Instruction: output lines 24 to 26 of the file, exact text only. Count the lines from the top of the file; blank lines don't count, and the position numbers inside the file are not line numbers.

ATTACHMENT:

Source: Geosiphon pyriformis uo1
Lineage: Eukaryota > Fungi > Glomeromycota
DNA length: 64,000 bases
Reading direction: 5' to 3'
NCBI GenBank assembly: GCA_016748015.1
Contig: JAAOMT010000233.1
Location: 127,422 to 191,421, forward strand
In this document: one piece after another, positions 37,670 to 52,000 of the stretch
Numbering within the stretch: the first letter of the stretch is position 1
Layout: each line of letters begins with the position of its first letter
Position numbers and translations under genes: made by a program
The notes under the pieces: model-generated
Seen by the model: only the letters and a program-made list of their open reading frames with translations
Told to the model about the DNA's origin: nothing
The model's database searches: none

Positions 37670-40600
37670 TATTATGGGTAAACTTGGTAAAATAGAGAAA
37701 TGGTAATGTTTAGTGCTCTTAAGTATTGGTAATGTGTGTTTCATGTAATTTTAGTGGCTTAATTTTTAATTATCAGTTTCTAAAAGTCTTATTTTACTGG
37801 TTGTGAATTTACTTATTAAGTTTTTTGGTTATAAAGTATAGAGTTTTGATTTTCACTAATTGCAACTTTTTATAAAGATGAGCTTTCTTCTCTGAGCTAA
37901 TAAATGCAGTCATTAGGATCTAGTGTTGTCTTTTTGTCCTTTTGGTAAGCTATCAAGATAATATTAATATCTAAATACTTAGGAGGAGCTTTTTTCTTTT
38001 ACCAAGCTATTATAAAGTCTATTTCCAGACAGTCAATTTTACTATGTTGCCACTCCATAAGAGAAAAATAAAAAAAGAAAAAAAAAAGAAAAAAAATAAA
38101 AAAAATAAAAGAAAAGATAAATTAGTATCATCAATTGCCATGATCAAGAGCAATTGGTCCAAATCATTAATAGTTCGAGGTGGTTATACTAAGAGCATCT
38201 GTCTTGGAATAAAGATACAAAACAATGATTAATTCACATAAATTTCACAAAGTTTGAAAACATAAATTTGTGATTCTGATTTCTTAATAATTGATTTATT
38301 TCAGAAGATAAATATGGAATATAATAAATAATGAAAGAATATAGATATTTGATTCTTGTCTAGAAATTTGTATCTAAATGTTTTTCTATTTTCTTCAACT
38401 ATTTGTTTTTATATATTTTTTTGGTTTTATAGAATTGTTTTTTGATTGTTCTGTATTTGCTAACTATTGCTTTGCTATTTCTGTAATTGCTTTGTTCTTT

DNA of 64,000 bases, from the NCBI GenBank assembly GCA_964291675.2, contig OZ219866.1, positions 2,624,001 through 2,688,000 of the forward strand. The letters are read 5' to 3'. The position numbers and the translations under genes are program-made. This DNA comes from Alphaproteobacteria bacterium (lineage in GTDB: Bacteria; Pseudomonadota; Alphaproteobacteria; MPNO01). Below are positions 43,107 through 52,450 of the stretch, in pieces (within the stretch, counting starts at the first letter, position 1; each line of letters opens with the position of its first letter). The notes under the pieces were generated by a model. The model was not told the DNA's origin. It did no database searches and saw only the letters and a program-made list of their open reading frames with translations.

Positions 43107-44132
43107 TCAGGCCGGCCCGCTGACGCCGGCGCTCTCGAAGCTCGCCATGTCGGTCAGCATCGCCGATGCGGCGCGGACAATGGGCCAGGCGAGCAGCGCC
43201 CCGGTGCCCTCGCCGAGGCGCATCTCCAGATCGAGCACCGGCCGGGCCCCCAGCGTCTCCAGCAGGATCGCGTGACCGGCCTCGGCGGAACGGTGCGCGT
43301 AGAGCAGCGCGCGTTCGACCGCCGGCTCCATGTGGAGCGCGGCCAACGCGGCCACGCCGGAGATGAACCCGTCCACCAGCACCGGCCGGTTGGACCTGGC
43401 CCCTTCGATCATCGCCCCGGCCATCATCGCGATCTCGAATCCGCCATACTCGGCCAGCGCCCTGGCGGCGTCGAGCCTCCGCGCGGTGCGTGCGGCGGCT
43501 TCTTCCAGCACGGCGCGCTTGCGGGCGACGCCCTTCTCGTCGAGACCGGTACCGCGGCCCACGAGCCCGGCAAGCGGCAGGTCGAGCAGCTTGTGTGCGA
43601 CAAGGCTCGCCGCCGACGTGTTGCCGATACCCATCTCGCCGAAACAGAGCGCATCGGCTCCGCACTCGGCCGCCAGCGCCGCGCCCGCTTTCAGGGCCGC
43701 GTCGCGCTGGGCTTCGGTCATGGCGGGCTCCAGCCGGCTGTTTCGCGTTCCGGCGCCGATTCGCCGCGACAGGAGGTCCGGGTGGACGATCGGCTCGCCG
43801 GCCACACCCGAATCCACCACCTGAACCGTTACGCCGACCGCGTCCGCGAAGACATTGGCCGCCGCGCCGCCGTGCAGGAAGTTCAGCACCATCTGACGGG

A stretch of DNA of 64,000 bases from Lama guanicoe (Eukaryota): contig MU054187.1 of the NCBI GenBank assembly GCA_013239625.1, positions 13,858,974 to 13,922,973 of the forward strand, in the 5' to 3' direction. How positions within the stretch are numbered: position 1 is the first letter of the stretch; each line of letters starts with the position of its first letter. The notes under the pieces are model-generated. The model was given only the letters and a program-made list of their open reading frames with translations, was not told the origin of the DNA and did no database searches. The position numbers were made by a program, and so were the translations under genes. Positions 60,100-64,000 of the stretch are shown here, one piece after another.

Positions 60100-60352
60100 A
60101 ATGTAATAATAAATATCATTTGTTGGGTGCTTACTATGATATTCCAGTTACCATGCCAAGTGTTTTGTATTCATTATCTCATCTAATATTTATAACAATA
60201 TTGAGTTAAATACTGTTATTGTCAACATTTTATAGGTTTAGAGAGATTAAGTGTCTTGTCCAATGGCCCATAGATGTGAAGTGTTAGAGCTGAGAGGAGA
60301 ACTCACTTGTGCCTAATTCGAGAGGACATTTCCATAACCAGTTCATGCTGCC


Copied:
38301 TCAGAAGATAAATATGGAATATAATAAATAATGAAAGAATATAGATATTTGATTCTTGTCTAGAAATTTGTATCTAAATGTTTTTCTATTTTCTTCAACT
38401 ATTTGTTTTTATATATTTTTTTGGTTTTATAGAATTGTTTTTTGATTGTTCTGTATTTGCTAACTATTGCTTTGCTATTTCTGTAATTGCTTTGTTCTTT

DNA of 64,000 bases, from the NCBI GenBank assembly GCA_964291675.2, contig OZ219866.1, positions 2,624,001 through 2,688,000 of the forward strand. The letters are read 5' to 3'. The position numbers and the translations under genes are program-made. This DNA comes from Alphaproteobacteria bacterium (lineage in GTDB: Bacteria; Pseudomonadota; Alphaproteobacteria; MPNO01). Below are positions 43,107 through 52,450 of the stretch, in pieces (within the stretch, counting starts at the first letter, position 1; each line of letters opens with the position of its first letter). The notes under the pieces were generated by a model. The model was not told the DNA's origin. It did no database searches and saw only the letters and a program-made list of their open reading frames with translations.